Multiplexing Nanoplasmonic Sensors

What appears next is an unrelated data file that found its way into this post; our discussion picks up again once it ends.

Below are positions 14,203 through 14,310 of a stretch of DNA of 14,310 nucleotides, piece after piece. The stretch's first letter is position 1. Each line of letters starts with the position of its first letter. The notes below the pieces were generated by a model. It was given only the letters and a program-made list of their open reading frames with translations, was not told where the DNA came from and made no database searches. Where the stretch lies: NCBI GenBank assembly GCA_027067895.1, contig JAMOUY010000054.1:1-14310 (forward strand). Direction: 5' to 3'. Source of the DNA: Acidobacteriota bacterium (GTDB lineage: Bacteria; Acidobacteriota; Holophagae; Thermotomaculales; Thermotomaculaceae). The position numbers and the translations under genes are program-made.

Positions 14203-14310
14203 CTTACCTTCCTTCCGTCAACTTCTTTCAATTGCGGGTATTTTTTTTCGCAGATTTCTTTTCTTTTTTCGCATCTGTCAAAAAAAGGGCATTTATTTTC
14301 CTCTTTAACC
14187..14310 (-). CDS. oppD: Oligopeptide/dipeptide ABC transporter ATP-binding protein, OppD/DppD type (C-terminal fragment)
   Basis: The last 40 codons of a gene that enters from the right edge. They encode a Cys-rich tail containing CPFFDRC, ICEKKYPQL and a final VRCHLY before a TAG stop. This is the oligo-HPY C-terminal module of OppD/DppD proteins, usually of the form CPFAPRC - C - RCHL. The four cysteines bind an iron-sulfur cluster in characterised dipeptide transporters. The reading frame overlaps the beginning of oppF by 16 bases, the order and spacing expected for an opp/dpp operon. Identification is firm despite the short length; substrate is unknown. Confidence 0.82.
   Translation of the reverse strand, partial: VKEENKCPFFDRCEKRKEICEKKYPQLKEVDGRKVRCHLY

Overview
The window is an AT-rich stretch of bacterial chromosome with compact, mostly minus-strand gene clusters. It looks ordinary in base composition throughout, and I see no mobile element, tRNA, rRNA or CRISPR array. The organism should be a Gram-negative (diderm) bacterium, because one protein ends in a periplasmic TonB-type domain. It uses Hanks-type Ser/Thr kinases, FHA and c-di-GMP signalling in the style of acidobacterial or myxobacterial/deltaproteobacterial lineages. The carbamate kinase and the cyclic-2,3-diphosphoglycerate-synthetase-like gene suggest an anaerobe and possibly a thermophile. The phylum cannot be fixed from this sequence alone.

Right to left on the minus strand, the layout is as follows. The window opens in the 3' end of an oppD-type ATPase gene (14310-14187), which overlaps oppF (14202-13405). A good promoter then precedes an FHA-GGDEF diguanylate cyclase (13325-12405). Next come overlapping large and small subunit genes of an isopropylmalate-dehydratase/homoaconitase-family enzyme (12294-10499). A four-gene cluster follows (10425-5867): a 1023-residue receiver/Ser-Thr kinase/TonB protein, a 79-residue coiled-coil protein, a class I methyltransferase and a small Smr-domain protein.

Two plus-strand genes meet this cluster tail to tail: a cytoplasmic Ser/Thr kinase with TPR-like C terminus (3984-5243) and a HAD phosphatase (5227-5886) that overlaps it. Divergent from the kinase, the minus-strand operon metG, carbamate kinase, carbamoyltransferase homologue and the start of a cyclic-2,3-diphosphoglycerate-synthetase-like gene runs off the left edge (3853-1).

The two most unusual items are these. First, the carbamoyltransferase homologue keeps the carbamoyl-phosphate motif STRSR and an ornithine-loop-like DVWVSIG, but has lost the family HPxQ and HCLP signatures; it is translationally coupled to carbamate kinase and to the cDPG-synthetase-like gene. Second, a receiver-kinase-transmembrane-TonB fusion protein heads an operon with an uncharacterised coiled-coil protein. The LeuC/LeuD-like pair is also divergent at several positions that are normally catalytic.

Complex biological samples such as serum contain thousands of proteins and other molecules spanning up to 13 orders of magnitude in concentration. Present measurement techniques such as protein microarrays and quantum dot FRET do not permit the analysis of all pair-wise interactions between the components of such a complex mixture to a given target molecule. In this thesis, we explore the use of nanoparticle tags which encode the identity of the molecule to obtain the statistical distribution of pair-wise interactions using their Localized Surface Plasmon Resonance (LSPR) signals. The encoding is done through choice of shape, size and material of the nanoparticles. Protein interactions produce plasmonic coupling between pairs of such particles which are well resolved in the scattering spectra. In this thesis, we analyze the multiplexing capacity of such an approach and compare it with a FRET based method. It is observed that multiplexing capacity is significantly higher for plasmonic coupling based method proposed in this thesis compared to the use of commonly available FRET pairs. One of the practical disadvantages of single nano-particle resolved plasmonic sensing is the low scattering intensity causing a deteriorated signal to noise ratio of detection. As part of this work, we investigated the effect of substrate on light scattering from the nanoparticle and showed that high reflectivity substrates with field reflection coefficients approaching unity result in nearly an order of magnitude enhancement of scattered light intensity. Going further on the practical realizations of plasmonic sensors, we analyzed Grating Coupled Surface Plasmon Resonance (GC-SPR) sensors based on commercially available DVD gratings using Rigorous Coupled Wave Analysis (RCWA) technique implemented in the numerical package R-Soft. We showed that by using a multi-layer dielectric coating the linewidth of the plasmonic response can be reduced by more than an order of magnitude, consequently enhancing the limit of detection of the DVD based sensor.